End bedtime battles… even in a pandemic

by | Dec 13, 2020 | Blog, COVID19, Parenting, Routines, Sleep

Battles surrounding bedtime is not a new phenomenon. Families around the world experience their child’s determination and persistence when it comes to bedtime. Challenges might include refusing to begin their bedtime routine, asking for endless more stories, or just pushing limits wherever they can find an opportunity.

Bedtime has always been tough, and then came the pandemic. Now, family daily routines have been disrupted. School expectations are up-in-the-air. Kids are experiencing changes surrounding their weekly activities, play dates, and sports. When a child’s sense of structure is disrupted, a goodnight’s sleep may be the first thing affected. 

The good news is there are many simple and creative ways parents can introduce a sense of predictability back in their child’s life! As a result, your child may regain a sense of control and safety, which can lessen the impact of their current worries and anxiety… and end those bedtime battles for good. 

1. Create schedules & stick with them

It all goes back to predictability and structure. Have a family discussion about how the household will function during the week. Bonus points if you can get buy-in from your kids by asking for their input on what might be helpful for them! Allowing kids to have some control can make it more likely they will follow through with the family plan. 

2. Set consistent nap times, bed times, & wake times

Although some families may be more lenient with sleep times on the weekends, an inconsistent sleep schedule is the arch-nemesis of a good bedtime routine and restful sleep. So, think of ways to you can encourage your family members, and yourself, to stay as consistent with sleep as possible. 

3. Offer moments of safety

Kids have been experiencing a spike in anxiety and worries in recent months. They need a little extra support, reassurance, and safety from their caregivers. You may be noticing your child has been wanting to sleep in your bed more often, or has been asking you to stick around longer while they are trying to fall asleep. This may simply mean they feel calm and safe when parents are close by. It’s important to think of ways to meet your child’s specific safety needs.

Some ideas for creating felt safety:

  • calming mantra before bed,
  • lots of stuffed animals,
  • relaxing music,
  • bedtime stories,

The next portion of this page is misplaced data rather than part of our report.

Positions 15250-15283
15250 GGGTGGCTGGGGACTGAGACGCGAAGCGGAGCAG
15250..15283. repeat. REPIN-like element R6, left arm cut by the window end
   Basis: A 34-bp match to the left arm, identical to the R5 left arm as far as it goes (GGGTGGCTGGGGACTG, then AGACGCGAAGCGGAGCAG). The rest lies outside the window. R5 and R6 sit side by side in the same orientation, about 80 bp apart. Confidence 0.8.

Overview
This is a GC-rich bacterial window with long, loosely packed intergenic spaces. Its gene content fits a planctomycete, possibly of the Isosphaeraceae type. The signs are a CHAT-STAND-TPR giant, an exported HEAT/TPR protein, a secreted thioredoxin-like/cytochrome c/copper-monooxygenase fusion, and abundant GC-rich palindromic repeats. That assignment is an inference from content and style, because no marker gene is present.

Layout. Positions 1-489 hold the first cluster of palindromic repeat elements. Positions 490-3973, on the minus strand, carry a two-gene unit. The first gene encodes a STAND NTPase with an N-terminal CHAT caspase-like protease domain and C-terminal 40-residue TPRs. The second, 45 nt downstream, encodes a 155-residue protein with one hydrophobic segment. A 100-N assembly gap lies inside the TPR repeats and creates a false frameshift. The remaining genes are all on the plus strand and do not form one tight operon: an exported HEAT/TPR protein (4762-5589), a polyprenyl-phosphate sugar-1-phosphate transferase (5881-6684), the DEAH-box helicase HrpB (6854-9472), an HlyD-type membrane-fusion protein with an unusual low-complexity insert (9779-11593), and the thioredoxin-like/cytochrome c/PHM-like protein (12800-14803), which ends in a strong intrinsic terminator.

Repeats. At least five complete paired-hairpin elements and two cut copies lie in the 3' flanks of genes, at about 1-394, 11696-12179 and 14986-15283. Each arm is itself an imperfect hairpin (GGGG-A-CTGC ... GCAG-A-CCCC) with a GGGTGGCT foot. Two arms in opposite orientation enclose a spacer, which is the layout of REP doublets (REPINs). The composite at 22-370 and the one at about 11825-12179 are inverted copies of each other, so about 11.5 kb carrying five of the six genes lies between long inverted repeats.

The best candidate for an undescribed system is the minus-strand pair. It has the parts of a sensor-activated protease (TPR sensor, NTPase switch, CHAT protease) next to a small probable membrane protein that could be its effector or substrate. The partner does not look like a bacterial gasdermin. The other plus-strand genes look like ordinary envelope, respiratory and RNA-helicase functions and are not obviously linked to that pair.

• a warm bath,
  • a night light,
  • a white noise machine.

Notice what works best for your child, take your time, and make it a point to offer it on a consistent basis. 

*A quick note on co-sleeping: As parents, the choice to co-sleep or to encourage independent sleep is a deeply personal and individual choice. You know your child better than anyone, you are the expert on providing them with the safety they need. Physical proximity can promote safety – some kids may need a parent in the same bed or room, other kids may just need a parent in the same home. Whichever method your family feels comfortable with, the goal is offering consistency, and helping your kids feel safe during a scary, vulnerable time for them. 

4. Talk to your kids, be curious, validate

During times of uncertainty, kids need more encouragement and reassurance from parents. It’s important to find calm moments during the day to talk to your kids about their worries. Supportive conversations about difficult tasks must continuously happen. Try to avoid brining up emotionally charged topics at bedtime when parents and kids may feel tired and irritable. 

Ask them questions about the challenges they are facing, what has been on their minds lately, and acknowledge the emotions coming up. This can help kids to feel seen, heard, and connected to their parents, which promotes safety and reduces anxiety. It also won’t hurt to bring up challenges your child has already faced, to remind them of their own bravery and strengths!

5. Provide outlets to burn energy

Whether your child attends virtual or in-person school, most kids’ activities levels have been significantly lowered since the pandemic hit, which may be leading to restlessness and irritability. Think of ways to offer fun and playful channels for your kids to release all that stored-up energy and stress! Anything physically active, especially outdoors, can promote feelings of calm and well-being. 

6. Sleep is necessary

If all else fails, don’t be afraid to reach out to a pediatrician and a counselor if your child has persistent troubles sleeping. A trained professional will be able to assess for additional underlying causes and will be well-equipped to give you the tools you need to ensure the health and safety of your child.

Looking for more pandemic related tips and tricks? Check out 7 Ways to Set Screen Time Boundaries during COVID19.

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